(Reuters) - World stocks rose from last week's 7-week low on Monday and the cost of insuring euro zone government bonds against default fell broadly as hopes grew that euro zone leaders would unveil fresh measures to resolve the two-year-old debt crisis.

However, a warning by Moody's that the rapid escalation of the region's sovereign and banking crisis threatens the rating of all European government bonds and caution ahead of next week's key European summit capped gains on the euro and top-rated German bond yields.

Kicking off a mini rally in world stocks after 10 consecutive days of losses was an unsourced report in Italian daily La Stampa. It suggested the International Monetary Fund was preparing a rescue plan for Italy worth up to 600 billion euros ($796 billion). This was later dismissed by an IMF spokesperson.

The IMF report was denied and this brings the market's focus back to how critical a stage the sovereign debt crisis is at, said Jane Foley, senior currency analyst at Rabobank.

The euro looks very vulnerable in a week where there is an awful amount of supply from euro zone countries. Trade will be directional and will be based on how the response is to these auctions.

MSCI world equity index .MIWD00000PUS gained 1.5 percent. The index is down nearly 15 percent since January and more than 22 percent since hitting a three-year high in May.

European stocks .FTEU3 and emerging stocks .MSCIEF both rose around 2 percent.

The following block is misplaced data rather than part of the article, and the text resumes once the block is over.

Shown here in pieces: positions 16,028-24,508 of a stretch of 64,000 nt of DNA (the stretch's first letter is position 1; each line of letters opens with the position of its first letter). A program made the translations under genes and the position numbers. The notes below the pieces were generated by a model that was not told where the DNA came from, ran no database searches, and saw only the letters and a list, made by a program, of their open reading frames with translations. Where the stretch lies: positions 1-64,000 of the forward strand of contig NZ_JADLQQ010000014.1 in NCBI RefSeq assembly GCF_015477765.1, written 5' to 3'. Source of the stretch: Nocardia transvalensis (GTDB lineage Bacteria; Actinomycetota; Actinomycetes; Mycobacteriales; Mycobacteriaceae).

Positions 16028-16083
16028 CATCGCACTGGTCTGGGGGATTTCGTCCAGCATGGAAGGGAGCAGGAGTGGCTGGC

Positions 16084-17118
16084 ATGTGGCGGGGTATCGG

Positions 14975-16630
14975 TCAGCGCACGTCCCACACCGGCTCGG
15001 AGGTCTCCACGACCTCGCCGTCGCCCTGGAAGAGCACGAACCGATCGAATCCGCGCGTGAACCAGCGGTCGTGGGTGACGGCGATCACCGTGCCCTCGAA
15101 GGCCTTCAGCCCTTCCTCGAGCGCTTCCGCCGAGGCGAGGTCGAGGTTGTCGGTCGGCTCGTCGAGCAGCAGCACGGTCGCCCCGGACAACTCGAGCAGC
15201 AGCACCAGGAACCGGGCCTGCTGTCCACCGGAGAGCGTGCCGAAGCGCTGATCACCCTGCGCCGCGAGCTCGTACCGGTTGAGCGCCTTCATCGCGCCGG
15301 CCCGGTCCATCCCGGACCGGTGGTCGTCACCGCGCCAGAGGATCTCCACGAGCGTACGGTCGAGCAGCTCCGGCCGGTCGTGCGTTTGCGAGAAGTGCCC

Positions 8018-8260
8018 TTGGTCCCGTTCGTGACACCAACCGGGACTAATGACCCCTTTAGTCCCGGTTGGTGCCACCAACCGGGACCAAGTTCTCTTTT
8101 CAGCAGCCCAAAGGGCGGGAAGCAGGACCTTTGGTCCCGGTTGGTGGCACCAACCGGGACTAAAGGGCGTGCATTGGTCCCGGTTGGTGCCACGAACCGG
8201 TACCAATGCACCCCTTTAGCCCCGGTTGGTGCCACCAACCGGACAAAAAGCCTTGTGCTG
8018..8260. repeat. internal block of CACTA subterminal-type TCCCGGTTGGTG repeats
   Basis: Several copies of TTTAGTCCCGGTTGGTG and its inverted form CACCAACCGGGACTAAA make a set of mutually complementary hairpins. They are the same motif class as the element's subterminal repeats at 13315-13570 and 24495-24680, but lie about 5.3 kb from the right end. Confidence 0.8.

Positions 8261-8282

U.S. stock futures were up 2.75 percent, pointing to a firmer open on Wall Street later.

The market was also expected to get some support from news that U.S. retailers racked up a record $52.4 billion in sales over the Thanksgiving weekend, a 16.4 percent jump.

U.S. crude oil gained 3.7 percent to $100.33 a barrel.

RISING HOPES

Bund futures fell 35 ticks.

Hopes for resolution pressured credit default swaps. Five-year Italian CDS fell 23 basis points on the day to 532 bps, according to provider Markit, meaning it now costs 532,000 euros to insure an exposure of 10 million euros worth of Italian debt. Belgian, Spanish, French and German CDS also fell.

After the Italian aid report, Italian/German 10-year government bond yield spread tightened 10 basis points to 496 bps.

The premium investors pay to hold Belgium's 10-year government bonds rather than German debt fell 13 bps from Friday to 357 bps even after a downgrade in Belgium's credit rating on Friday.

Belgian borrowing costs have increased sharply in past weeks as the country has struggled to set up a government, with the country's benchmark 10-year yield rising near the 6 percent level on Friday, beyond which financing costs could become unsustainable.

A sustained rise in yields is likely to scare some of the long-term euro bond buyers. Kokusai Asset Management, Japan's biggest mutual fund, said it had sold all its Italian, Spanish and Belgian bond holdings, spooked by a jump in Italian bond yields to above 7 percent and other signs that the crisis in Europe was deepening [ID:nL4E7MS152].

Investors will keep a close eye on developments in the euro zone. Documents showed detailed operational rules for the region's bailout fund were ready for approval and will clear the way for the 440 billion euro facility to attract cash from private and public investors in coming weeks.

Officials say Germany and France are exploring ways for rapid fiscal integration among euro zone countries.

Germany's original plan was to get all 27 countries on board, but officials have been looking at alternatives such as an agreement among just the euro zone countries or a separate agreement outside the EU treaty that could involve a core of around 8-10 euro zone countries.

The euro gained 0.4 percent to $1.3375.

The dollar .DXY fell more than 1 percent against a basket of major currencies.